Termination of all agreements with Israel will also plunge the Palestinian economy into recession amid the corona pandemic. The provisions of the Paris Protocol of 1994 resulted in cooperation on various trade and economic projects. A few days after the announcements, it still remains unclear what the economic implications are. Prime Minister Mohammad Shtayyeh merely added that solutions should be found separately. For the Israeli side an end to the cooperation regarding the work of approximately 200,000 cheap Palestinian workers is likely to be painful. An integration of this workforce into the Palestinian labor market is in turn not feasible, the economic downward spiral in the West Bank would further accelerate. Ultimately, without countermeasures, there would be severe economic depression, with all of its negative social effects. As a result, dependency on international support would increase considerably. A humanitarian catastrophe similar to the Gaza Strip could result.
The implications on the Gaza Strip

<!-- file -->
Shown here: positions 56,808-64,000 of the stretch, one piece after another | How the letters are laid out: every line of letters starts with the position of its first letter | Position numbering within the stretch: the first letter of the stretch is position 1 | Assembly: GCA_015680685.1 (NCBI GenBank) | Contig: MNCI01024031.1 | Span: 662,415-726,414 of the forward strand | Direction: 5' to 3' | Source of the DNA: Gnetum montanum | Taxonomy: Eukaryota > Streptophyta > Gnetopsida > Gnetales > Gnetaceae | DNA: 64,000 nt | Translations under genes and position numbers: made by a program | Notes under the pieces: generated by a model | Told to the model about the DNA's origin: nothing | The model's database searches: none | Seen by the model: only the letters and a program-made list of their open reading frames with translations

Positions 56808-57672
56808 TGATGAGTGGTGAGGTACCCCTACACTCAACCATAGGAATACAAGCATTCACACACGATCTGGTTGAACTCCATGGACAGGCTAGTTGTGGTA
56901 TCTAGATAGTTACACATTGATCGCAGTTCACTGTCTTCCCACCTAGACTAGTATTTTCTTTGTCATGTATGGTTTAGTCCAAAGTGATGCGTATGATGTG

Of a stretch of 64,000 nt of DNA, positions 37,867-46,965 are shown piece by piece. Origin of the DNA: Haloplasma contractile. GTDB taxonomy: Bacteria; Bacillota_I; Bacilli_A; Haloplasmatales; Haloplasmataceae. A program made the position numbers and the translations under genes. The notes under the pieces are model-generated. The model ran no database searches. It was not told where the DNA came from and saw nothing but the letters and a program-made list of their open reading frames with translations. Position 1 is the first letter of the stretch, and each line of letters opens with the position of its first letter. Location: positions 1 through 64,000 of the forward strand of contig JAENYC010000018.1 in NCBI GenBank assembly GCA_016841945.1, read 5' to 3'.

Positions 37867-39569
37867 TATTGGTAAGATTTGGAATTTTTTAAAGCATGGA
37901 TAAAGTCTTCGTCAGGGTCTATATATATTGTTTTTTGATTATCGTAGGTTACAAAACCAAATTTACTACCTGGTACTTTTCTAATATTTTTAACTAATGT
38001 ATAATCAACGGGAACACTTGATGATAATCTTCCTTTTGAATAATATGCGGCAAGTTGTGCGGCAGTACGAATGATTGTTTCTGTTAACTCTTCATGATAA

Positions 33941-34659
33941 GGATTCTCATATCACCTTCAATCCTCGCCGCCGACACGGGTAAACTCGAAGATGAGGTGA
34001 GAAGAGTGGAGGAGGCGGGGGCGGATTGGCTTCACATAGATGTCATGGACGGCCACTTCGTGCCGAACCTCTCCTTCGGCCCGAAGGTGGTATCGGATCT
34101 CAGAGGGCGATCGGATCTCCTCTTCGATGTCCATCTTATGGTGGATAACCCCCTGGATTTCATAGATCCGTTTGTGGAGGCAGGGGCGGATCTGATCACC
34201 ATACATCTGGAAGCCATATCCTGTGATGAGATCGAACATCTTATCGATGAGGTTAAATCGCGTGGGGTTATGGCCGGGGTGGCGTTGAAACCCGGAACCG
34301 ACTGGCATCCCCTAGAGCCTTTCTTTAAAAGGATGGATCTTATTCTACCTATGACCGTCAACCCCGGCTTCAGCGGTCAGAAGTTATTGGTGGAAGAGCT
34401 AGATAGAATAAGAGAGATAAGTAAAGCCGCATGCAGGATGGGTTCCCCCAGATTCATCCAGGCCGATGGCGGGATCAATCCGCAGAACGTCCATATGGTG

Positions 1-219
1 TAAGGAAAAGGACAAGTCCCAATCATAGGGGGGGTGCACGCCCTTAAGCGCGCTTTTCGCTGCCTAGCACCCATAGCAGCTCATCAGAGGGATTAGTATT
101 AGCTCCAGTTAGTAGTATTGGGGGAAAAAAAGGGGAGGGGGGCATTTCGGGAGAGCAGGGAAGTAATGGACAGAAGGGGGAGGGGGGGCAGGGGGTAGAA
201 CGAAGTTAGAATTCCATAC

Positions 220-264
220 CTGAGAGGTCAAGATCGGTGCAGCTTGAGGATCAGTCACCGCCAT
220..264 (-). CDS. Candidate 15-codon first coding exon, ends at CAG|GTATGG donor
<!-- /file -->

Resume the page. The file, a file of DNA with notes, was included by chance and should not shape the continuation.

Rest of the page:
The “street's reaction” is likely to result in (violent) individual actions and civil disobedience. The fragmentation of the West Bank does not allow for a compact uprising. Israel has continued to militarize the occupation since the Second Intifada (2000 to 2005). The construction of the West Bank barrier, hundreds of mobile and fortified checkpoints as well as intelligence activities would probably nip an emerging conflagration in the bud. The reactions from the Gaza Strip, on the other hand, could be massive, so that the spiral of violence with rocket bombardment by extremist forces and bombing of the Israeli armed forces could result in numerous victims again. The humanitarian catastrophe in the Gaza Strip continues to worsen, especially in light of a global pandemic.